The family’s in trouble. I’m not supposed to intervene, but it’s becoming harder to ignore the fact they may die. I think I care.
“Hey!” the mother calls to me. “Can you help me with the groceries?”
She got her nails done again. This time she’s painted them a bright shade of blue with tiny fake diamonds glued on the tips. I can’t keep track of how many colors they have been since I arrived, but I wonder if I should have. At least 5, but it could be as many as 8. Although I did plenty of research before coming here, it’s much different seeing these kinds of things in person. I resist the urge to touch them.
“Sure!” I say.
Grabbing two brown paper bags from the trunk of her shiny black SUV, I hope I’ve gotten the tone of my voice right. I keep getting it wrong and people stare at me. There are so many nuisances to speech I simply don’t get and my time is almost up.
Peeking inside the bags as I walk up the rose-lined walkway, I take note of the contents; cilantro, bananas, apples, a bag of tortilla chips, and a loaf of sweet-smelling bread. I make a list in my head for my report. I don’t know what questions I’ll be asked when I return tomorrow. I should have been writing things down. I’ll do better next time.
“Everything okay?” the mother asks. “You seem lost in thought…well you always do, but even more so today.”
“Oh, I’m okay.”
I met her on my first day here while standing on a black iron bridge overlooking a murky duck pond. She came up beside me with a clear plastic bag of bread. She ripped the square slices into tiny pieces and threw them into the water. She had bright yellow nails and I remember thinking “banana fingers.” As I watched the ducks fight for the white lumps of bread, several large open mouths appeared. I gasped and jumped back, for a moment forgetting where I was. She laughed.
“I like you,” she said. “You are weird.”
After letting me throw the rest of the bread pieces into the water, she insisted I walk with her to a place called Freddy’s a few blocks over. Dark and smoky inside, she taught me how to drink vodka martinis. You must hold the glass with one hand and never eat the olive until the drink is gone. You take tiny sips and there’s a lot of talking about things and telling men to “fuck off” when they walk over.
“Now we have to reapply lipstick,” she said when our third drink was gone. “So we don’t look dead.”
She showed me how to pull off the silver cap, twist the bottom and draw the bright pink color across my soft lips. It tasted terrible, but she said sharing makeup makes us friends. I’ve been trying to understand what it means to be a friend and if perhaps it could be my one thing. I’m not sure I get it.
Sitting my bags of groceries on the kitchen counter, I watch her reach above the stove to put away two bottles of clear liquor. Her sweatshirt pulls up and I see the large purple butterfly tattooed on her lower back. She told me it was a stupid thing she did in college, but I like it. I wish I could get one.
The children come running down the stairs to rummage through the bags for something to eat. Twins with the same color hair as their mother, but with the fast-talking pace of their father. The speed and volume of their conversation make me temporarily unable to do anything but stand with my human mouth open.
“Earth to Edith,” the girl says.
She taps me on the side of my head with her tiny, pudgy finger.
“Come in Edith,” the boy says.
They both laugh and I join in. Perhaps laughing can be my one thing. I lean into it more, savoring how it makes this human form feel inside. It’s a pleasant warmth I feel radiating from my chest. The more I do it, the more affectionate I feel toward those I do it with. Laughter is a bonding agent, I think.
It’s very different from the feeling I felt when the dad held his dirty black gun to my temple last night.
Tumultuous turquoise. Trembling tempests. Throttled temples. Tactile tensions.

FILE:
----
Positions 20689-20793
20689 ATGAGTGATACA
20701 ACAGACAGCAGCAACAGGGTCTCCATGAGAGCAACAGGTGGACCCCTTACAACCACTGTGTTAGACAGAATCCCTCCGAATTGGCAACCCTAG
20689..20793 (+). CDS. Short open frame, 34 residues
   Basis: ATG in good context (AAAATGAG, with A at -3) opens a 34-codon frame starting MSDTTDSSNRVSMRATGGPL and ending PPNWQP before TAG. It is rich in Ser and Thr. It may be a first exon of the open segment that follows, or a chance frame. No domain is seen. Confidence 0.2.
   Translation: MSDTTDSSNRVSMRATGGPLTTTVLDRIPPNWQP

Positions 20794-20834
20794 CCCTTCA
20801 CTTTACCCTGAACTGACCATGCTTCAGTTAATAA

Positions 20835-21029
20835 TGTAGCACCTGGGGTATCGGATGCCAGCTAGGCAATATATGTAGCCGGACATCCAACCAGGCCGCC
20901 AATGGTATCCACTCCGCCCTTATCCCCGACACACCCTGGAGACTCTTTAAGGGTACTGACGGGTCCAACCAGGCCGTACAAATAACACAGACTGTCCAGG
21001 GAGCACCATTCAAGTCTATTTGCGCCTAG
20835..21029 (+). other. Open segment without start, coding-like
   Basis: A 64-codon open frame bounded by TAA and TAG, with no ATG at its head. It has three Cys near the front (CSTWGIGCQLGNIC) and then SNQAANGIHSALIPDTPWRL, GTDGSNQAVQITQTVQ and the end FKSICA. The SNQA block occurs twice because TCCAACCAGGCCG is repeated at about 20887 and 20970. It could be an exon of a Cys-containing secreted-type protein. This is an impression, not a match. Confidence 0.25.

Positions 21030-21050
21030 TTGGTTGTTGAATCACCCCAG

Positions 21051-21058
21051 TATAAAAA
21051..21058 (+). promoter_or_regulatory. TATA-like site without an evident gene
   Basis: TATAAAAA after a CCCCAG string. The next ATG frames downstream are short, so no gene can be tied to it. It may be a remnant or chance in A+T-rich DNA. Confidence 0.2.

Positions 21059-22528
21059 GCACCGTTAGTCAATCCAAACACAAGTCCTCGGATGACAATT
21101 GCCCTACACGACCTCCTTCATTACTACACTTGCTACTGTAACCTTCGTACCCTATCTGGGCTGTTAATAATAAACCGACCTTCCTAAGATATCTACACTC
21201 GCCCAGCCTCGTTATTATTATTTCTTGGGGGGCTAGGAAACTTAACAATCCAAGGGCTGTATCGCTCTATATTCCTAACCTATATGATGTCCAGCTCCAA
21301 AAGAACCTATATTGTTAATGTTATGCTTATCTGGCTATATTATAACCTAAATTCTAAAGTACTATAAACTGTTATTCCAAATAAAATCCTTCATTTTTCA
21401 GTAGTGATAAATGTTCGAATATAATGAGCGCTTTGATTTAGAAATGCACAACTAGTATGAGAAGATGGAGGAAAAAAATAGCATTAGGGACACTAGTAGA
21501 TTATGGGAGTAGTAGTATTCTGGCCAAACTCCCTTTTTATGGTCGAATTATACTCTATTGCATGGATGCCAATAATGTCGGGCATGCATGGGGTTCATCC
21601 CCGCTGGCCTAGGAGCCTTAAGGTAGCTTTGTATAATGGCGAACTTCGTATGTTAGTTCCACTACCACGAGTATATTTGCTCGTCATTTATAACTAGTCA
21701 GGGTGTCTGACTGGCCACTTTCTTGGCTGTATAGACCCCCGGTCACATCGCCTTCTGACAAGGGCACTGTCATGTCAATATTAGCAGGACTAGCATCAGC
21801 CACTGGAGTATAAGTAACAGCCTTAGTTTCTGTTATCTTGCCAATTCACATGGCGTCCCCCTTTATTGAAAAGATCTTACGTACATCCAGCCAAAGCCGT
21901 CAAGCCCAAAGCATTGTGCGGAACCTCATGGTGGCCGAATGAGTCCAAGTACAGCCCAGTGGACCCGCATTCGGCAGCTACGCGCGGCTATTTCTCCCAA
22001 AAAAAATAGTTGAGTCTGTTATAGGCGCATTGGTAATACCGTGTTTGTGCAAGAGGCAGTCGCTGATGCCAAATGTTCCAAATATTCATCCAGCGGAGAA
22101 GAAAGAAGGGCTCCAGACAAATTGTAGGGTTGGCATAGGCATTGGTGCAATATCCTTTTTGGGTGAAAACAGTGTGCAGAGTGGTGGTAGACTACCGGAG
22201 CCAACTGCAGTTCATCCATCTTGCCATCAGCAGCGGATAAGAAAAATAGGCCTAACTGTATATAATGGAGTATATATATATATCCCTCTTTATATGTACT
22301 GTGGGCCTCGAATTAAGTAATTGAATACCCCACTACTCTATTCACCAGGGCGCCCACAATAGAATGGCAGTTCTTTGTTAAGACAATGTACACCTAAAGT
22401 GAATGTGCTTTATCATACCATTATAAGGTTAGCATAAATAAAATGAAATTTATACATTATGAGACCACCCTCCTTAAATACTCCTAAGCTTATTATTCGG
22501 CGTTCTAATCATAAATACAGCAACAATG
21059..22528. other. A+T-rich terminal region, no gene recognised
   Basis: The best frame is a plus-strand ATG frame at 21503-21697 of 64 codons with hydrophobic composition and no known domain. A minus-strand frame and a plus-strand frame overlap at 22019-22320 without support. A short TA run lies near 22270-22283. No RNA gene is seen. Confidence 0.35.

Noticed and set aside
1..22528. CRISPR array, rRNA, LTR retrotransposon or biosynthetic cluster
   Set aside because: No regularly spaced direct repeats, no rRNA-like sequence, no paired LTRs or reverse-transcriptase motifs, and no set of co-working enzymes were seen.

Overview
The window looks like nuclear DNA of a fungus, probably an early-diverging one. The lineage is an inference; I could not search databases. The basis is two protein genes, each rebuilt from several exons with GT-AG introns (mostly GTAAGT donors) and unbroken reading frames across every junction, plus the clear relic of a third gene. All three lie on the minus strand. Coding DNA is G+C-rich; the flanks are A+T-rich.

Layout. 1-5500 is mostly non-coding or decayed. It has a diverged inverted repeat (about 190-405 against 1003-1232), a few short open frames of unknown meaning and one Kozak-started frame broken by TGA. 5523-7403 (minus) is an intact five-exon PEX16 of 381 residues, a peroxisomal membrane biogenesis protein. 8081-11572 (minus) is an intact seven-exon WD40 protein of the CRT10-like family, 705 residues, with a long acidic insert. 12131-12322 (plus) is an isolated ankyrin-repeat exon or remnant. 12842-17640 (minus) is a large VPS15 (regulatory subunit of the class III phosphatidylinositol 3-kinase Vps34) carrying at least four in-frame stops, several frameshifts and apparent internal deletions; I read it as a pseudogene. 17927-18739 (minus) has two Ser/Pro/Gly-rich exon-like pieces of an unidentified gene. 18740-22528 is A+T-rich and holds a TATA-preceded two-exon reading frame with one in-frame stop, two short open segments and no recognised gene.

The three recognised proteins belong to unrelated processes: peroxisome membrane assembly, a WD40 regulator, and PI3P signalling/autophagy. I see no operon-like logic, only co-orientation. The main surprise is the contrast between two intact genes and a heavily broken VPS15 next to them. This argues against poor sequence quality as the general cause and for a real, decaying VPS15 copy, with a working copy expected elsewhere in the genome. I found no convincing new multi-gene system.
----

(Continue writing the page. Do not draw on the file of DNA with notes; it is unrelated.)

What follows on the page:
I shut my tiny black notebook and slip it and my gold pen back into my pocket. Other words flow and float with me as I walk slowly along the jagged water line created by the continuously flowing ocean waves. As I finish my allotted time on this jeweled planet of contraction and beauty, I’m still not satisfied I’ve captured the one thing I can share when I leave tomorrow.
A rounded bubble in the sand catches my eye and I walk toward it on human feet. It’s a dead jellyfish, a translucent blob with four brain-like pink circles inside its liquid squishy form. I kneel in the wet sand and touch it with my pale human finger.
“You shouldn’t touch that,” a little girl says.
“Why?” I ask.
“It can sting you.”
“I think it’s dead.”
“It can still sting you.”
“Are you sure?”
She digs her small toes into the sand and looks at me with watery wide brown eyes. There’s a smattering of freckles across her nose and she’s not smiling. I can tell my question has hurt her feelings and made her question a truth she thought was irrefutable. There’s trembling energy coming from her. I forget how fragile youth can be.
“You are probably right,” I say. “Thank you.”
“Here,” she says.
Opening her tiny fist she presents on her palm an off-white round seashell with a five-pointed petal shape in the center. Remaining crouched in the sand I smile at her and run my fingers along the raised rough ridges. She smiles and I can see dimples appear in her puffy pink cheeks.
“What a great find,” I say.
“You can have it,” she says. “I have a lot of them.”
“Really? Are you sure?”
“Yeah. We come here all the time and I have tons! I’m so good at finding them.”
“Thank you. I will treasure it.”
“I’m Lucille, but everyone calls me Lucy.”
“It’s nice to meet you. I’m Edith.”
She smiles and runs back to her mother who lies on a blanket reading a book under a bright rainbow umbrella. I see the mother, dressed in a black bathing suit with a pink wraparound skirt, visibly relax when her child returns and realize I’d been watched closely as I interacted with her young.
I was a suspect, a potential danger in a lineup of things this mother must protect her child from. Rolling onto her back, she pulls her child onto her, hugging her with both arms. I pull out my notebook and pen.
Protective peony. Warming waterlily. Loving lavender. Cradling chyrisanthamum.
The father comes in and slams his fist on the counter. A jar of paintbrushes topples over spilling its grayish-green water across the white tiles. The mother quickly pulls up her silver purse and the children make a little squeaking sound before scampering upstairs with the bag of chips and two small cans of soda from the fridge.
The mother slinks to the father and puts her arms around his waist, pressing her body into his. She makes a kind of cooing sound, but he doesn’t notice. His lips are pressed tight.